Universal Credit and a pattern of fraud

A major fraud has been reported affecting Universal Credit.  Over the course of the last eight and a half years, I’ve frequently commented on the vulnerability of the UC system to fraud and error, despite repeated claims from the government – and the falsification of the business case – to claim the opposite.  This fraud is different from most, because it represents organised criminal activity that is neither attributable to claimants nor to DWP officials.  The criminals  pretend to be other people, both claimants and people who have not claimed, to register for short term loans before any checks might be made.  (This is not, for the most part, ‘identity theft’; it is personation.  A fraud of this sort is typically a fraud on the DWP, not on the claimaint.)

It should have been obvious from the outset that computer-based identification wouldn’t be sufficiently secure for the purposes of the DWP.  There was something close to an admission of this more than  three years ago, when Verify, the successor to the failed “Identity Assurance”, was cut adrift.  But the problem is not only down to poor tech.  The situation has been produced by a system that relied on online verification, rather than claims in person; that left claimants without resources for well over a month; and replaced a system capable of processing the vast majority of claims within 14 days with one that struggled to do it in six weeks, and sometimes could take as long as three months.   Universal Credit is error-prone by design.  Its vulnerability to deception is only a part of that.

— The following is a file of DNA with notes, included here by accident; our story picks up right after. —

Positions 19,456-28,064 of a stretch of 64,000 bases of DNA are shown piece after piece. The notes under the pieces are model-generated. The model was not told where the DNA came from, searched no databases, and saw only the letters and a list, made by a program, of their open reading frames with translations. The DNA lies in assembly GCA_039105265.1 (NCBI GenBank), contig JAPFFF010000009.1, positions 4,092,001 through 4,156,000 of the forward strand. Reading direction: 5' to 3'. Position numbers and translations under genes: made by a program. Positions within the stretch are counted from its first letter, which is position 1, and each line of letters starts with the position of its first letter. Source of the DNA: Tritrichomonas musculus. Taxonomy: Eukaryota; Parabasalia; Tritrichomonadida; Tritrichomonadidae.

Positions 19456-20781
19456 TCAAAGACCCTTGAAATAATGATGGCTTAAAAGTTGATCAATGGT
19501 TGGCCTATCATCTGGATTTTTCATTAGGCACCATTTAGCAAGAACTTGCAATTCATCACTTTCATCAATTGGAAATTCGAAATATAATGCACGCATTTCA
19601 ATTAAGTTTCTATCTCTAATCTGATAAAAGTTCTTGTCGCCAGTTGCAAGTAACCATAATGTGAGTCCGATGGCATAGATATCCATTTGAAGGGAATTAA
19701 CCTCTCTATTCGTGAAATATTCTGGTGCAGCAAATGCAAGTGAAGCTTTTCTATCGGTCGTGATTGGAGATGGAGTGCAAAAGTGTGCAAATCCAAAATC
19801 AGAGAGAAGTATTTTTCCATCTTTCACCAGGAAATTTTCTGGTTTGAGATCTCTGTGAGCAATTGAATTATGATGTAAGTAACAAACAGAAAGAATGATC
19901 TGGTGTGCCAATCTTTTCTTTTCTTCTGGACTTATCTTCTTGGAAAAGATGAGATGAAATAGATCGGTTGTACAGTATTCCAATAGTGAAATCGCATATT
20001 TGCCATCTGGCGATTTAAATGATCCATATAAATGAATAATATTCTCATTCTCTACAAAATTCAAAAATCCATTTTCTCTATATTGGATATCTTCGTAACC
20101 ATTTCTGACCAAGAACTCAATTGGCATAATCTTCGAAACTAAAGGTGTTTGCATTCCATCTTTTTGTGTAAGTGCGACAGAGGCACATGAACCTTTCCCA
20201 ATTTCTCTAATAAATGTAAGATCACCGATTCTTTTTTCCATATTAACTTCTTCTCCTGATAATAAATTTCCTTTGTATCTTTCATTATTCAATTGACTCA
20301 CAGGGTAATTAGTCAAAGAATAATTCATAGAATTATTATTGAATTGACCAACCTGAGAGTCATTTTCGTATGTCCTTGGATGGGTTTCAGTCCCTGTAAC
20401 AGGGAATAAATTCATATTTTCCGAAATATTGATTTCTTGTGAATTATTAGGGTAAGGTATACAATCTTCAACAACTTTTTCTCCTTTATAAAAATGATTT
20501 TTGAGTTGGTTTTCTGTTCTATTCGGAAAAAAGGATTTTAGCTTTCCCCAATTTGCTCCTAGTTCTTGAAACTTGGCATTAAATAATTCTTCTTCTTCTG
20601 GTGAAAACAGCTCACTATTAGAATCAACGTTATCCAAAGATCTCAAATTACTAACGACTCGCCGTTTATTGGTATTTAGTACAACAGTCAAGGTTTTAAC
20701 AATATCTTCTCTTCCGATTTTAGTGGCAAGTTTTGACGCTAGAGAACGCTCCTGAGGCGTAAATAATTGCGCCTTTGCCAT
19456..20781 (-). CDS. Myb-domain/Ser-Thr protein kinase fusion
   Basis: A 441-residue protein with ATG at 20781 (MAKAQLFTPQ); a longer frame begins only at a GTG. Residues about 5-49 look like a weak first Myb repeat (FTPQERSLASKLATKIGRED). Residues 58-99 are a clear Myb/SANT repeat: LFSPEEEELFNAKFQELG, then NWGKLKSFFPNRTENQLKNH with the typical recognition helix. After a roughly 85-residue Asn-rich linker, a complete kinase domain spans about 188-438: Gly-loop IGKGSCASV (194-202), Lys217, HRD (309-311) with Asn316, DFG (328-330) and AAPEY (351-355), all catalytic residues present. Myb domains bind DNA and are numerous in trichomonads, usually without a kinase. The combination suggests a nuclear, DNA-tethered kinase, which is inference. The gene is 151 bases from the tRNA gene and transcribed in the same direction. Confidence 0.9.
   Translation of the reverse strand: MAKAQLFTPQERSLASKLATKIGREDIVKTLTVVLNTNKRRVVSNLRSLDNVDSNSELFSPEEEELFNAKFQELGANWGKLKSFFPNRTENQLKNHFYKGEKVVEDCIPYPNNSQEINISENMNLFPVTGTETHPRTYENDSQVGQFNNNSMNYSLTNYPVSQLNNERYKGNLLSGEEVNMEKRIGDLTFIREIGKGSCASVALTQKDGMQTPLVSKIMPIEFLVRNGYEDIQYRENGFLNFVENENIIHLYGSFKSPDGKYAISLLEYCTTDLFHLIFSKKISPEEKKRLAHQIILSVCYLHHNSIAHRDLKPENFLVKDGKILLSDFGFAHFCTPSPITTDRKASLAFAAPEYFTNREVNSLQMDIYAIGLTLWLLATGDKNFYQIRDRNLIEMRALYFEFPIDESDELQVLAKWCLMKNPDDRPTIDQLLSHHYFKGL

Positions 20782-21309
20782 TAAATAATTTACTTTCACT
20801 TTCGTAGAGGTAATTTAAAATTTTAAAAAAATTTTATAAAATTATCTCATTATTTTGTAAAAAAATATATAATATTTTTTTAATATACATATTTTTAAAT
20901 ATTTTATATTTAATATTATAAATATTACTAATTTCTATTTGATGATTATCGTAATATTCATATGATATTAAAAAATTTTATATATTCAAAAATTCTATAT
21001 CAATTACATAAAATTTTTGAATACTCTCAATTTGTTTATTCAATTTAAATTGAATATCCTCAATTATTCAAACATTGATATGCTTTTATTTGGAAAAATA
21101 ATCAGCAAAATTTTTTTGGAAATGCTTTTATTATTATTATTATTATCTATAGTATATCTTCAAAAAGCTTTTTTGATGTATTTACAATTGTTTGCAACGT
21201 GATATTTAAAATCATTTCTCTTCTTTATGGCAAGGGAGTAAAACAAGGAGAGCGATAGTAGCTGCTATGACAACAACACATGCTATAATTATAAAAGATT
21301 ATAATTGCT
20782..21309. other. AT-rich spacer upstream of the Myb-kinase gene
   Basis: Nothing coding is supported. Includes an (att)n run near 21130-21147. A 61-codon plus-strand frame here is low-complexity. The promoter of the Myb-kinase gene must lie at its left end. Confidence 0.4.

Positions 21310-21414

One thought on “Universal Credit and a pattern of fraud”

  1. From an advice perspective, it was identified early on that this online-only claim process would be problematic for claimants and welfare advisers. My understanding is that some advice agencies are having to hold client claim details including log-ins for those clients who are unable to keep such information themselves. This is unfortunate as it exposes advice agencies to potential data protection and even fraud issues in the event of an unauthorised person gaining access to such data. Prior to UC, advice agencies collected only data directly relevant to helping folks claim; “security information” such as bank details etc kept by the client. Now it is open to more abuse/misuse (if there are a few “dodgy” lawyers then statistically there may be a few “dodgy” advisers?). A mess of the government’s making & a failure to listen.

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